A Different form of Intelligent Disobedience

Sometimes a sound can trigger the needed reaction!

After delivering a conference keynote on Intelligent Disobedience a delegate approached me to share this story…

As a business analyst at a major hospital, he was frustrated by project sponsorship that wasn’t stepping to the plate to establish priorities for critical staff members so the project team could collect appropriate requirements for what was being called a ”priority one” project. After many attempts at communication with various sponsors to try to rectify this, the team decided demonstrative action was needed. Using all three of the fundamental elements of intelligent disobedience – risk, creativity and persistence – they decided to try one more attempt at communicating the need.

The team took a ”crash cart” – yes one of the hospital rolling carts holding a heart monitor and a defibrillator that was recently repaired and needed to be tested. They rolled it into the hospital’s Board of Directors meeting. One of the project team members had the heart sensors hooked up to himself under his dress shirt and the monitor was working; it was beeping in the normal way as his heart beat. (Well, maybe a little faster than normal, because he was a bit nervous!) The project manager briefly described the problem and when it came to describing the impact on the project, they unplugged the sensors from the monitor, sending it ”flat-lining”, with the accompanying long steady beep tone. That noise alone triggered a reaction with the senior medical personnel that were part of the Board of Directors.

Priorities were then laid out for the needed staff members – the project moved forward to a successful completion. intelligent Disobedience saves the day!

When Political correctness is useful

Political Correctness(PC) in the sense that it is regarded as too prescriptive is often seen as stymieing frank debate. Too many rules on how, or what you can or can not say. And it makes it only too easy to harp on a point of language (saying ‘person’ instead of ‘man’ to indicate generic ‘human’), rather than a point of content (i.e. about what the person is, or should be doing).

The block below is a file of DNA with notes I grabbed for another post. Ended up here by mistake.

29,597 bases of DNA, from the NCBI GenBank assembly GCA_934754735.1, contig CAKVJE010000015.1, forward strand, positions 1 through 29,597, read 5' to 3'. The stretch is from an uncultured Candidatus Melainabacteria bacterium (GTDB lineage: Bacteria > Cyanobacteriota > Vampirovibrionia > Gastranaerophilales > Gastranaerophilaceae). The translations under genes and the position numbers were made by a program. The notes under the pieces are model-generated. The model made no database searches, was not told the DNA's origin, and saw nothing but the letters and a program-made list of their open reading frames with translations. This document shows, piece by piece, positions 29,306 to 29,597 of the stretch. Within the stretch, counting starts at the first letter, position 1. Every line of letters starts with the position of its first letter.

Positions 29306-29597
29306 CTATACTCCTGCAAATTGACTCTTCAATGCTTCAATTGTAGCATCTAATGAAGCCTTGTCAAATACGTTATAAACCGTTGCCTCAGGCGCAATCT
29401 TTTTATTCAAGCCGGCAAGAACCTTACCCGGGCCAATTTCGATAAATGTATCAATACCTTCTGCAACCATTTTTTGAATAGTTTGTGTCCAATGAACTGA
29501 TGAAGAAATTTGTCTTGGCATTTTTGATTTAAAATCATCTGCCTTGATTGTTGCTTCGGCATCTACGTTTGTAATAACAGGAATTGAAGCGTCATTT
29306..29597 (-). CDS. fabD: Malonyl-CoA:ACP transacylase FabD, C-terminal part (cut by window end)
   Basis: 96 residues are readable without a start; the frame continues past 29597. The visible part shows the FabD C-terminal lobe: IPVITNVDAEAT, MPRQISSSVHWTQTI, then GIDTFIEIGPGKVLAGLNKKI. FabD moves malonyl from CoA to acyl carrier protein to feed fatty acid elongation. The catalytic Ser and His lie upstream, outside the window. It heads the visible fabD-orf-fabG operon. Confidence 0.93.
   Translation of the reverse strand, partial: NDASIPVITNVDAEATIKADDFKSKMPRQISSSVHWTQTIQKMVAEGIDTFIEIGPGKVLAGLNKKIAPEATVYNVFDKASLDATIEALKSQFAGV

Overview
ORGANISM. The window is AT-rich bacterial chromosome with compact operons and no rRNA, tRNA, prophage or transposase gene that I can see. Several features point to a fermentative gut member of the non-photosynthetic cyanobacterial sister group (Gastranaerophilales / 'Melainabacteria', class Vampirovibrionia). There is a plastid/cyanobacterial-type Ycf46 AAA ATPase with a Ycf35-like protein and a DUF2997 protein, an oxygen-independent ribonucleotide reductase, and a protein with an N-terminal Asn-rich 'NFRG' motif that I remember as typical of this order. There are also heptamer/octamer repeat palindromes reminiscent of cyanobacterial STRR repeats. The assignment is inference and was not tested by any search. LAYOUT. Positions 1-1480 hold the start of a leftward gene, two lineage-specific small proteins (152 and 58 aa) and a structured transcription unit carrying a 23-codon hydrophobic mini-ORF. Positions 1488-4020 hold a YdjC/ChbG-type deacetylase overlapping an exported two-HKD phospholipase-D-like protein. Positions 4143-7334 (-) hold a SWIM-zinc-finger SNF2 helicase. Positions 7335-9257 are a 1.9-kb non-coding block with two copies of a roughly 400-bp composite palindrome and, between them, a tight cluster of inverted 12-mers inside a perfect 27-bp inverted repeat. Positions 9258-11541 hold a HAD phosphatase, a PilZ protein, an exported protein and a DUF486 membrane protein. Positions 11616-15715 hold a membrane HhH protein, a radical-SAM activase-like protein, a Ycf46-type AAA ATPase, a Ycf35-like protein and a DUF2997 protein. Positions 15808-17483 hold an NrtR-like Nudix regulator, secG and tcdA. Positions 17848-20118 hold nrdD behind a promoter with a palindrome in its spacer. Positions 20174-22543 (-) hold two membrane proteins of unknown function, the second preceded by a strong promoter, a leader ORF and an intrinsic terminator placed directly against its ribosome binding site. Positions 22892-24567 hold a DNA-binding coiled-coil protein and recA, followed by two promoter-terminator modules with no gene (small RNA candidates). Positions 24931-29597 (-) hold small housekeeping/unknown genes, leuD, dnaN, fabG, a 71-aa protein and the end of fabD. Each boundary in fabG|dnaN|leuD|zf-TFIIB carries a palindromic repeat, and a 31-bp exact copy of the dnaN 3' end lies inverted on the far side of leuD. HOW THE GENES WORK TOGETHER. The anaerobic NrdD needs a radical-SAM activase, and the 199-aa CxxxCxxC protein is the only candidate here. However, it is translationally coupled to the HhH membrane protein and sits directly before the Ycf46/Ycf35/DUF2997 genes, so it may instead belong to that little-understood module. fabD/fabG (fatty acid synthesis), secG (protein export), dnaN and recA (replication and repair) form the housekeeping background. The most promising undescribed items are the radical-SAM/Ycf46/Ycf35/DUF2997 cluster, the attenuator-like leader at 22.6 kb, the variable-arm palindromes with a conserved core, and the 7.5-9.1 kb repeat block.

This is not to say that language is not important, it is. Language is the first way we express our perceptions, and as the saying goes: “perception is reality”. So if the colour of a person is pertaining to race, why not call the race instead of the colour, so ‘Aboriginal’, rather than ‘Black’? This is not being ‘PC’, this is being clear and unambiguous as well as respectful with language.

So Political Correctness fulfils its function much better than it has been given credit for. Language reflects attitudes in culture, be it an organisational culture or in society at large. The use of terms can embed attitudes, thus perpetuating fixed ideas and prevent them from being re-assessed. In this argument ‘fixed embedded terms’ lead to ‘fixed unmovable minds’.

To keep this argument to a corporate environment, a management system that does not contain policies that identify wanted (PC) behaviour, will lead to unwanted (unPC) behaviour.

This then is an argument for PC Corporate Policies, policies that will not only prescribe wanted behaviour, but then model that behaviour by making sure that all relevant processes and procedures are aligned and measured against those policies, with all processes and procedure to be audited against them annually. And from the very tip of the corporate pyramid, to the very bottom. Good examples make for good following.

Contributed by Marjolein Towler